ADAMS COUNTY, Colo. -- Several Colorado communities argue Denver International Airport owes them $33.5 million over noise violations. The case headed to a Jefferson County courtroom Monday morning where Adams County commission Steve O'Dorisio was the first person to testify.
"It’s our position that they are violating the agreement, they actually are responsible for providing the data to us and making sure that it’s accurate and we have found that some of the data they have is actually underreported, and we’re asking them to replace the system with something that is more reliable," said O'Dorisio.
He is talking about the agreement that Adams County entered into with the airport before it opened. He believes noise is exceeding the limits that were agreed upon in that deal.
O'Dorisio said this case is about more than just money, even though Adams County and communities like Thornton, Aurora and Brighton are asking for relief. He wants to see a new system for measuring noise because he believes it would be more accurate.
"We did try the best we could to avoid litigation, the challenge was that they didn’t want to allow any new system that might change the answer," said O'Dorisio.
A spokesperson for Denver International Airport said they take noise complaints seriously, but denied the noise violation claims. The airport's spokesperson said they offered to pay for a pilot program to explore new noise systems but said Adams County walked away from the discussions. The airport says it will continue to explore that pilot independently.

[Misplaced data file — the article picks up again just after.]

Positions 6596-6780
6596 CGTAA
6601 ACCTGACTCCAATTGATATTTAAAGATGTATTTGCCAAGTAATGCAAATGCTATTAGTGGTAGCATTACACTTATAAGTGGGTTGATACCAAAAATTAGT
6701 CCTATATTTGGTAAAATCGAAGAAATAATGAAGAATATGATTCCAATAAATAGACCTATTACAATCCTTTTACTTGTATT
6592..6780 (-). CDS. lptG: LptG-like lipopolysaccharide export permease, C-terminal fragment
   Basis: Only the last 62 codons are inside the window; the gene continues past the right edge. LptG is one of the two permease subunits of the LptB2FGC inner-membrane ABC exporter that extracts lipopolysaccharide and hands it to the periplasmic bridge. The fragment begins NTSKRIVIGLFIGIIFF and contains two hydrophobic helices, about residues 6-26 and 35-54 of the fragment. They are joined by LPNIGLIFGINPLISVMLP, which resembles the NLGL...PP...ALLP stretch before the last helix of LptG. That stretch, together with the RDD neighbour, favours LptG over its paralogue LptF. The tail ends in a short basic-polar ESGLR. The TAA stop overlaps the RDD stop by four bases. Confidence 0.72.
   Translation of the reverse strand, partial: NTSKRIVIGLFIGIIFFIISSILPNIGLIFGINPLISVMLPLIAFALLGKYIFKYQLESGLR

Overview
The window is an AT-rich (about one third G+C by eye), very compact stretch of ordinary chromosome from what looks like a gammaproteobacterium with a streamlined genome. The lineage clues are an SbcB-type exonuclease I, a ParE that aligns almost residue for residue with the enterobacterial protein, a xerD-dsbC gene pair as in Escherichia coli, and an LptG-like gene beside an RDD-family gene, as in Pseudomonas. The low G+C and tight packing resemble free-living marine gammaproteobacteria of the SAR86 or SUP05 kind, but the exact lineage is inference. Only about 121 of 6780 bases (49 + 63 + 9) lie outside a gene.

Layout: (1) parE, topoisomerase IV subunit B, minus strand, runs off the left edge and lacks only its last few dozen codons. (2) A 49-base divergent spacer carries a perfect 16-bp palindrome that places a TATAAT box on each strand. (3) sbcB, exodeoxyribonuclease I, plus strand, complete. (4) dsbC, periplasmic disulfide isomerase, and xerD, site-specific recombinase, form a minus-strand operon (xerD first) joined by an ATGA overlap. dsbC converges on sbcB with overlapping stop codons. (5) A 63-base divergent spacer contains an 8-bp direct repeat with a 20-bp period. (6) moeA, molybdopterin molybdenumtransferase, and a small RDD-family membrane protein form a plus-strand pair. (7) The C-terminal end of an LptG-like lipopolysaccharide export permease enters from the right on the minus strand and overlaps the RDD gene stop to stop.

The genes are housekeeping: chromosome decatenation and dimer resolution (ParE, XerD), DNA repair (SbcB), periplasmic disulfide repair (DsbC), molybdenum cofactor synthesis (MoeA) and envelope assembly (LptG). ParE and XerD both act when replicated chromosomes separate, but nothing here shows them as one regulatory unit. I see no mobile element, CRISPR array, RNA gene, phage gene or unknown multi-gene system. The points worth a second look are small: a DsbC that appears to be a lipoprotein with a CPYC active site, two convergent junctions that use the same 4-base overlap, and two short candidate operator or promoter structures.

Adams County has chosen to litigate an issue despite Denver’s willingness to address their concerns. Adams County is making numerous unfounded allegations that are based on unproven and imprecise noise collection and measurement methods. Using industry-standard technology, Denver International Airport has diligently monitored noise in Adams County since the airport opened in 1995. During that time, Adams County accepted more than $40 million in payments when aircraft exceeded these noise standards. Advances in aircraft engines, fewer planes flying overhead and more precise flight technology have resulted in drastic reductions in the number of noise exceedances. As a result, Adams County is no longer benefitting financially from noise payments, so they are trying to make changes to their benefit.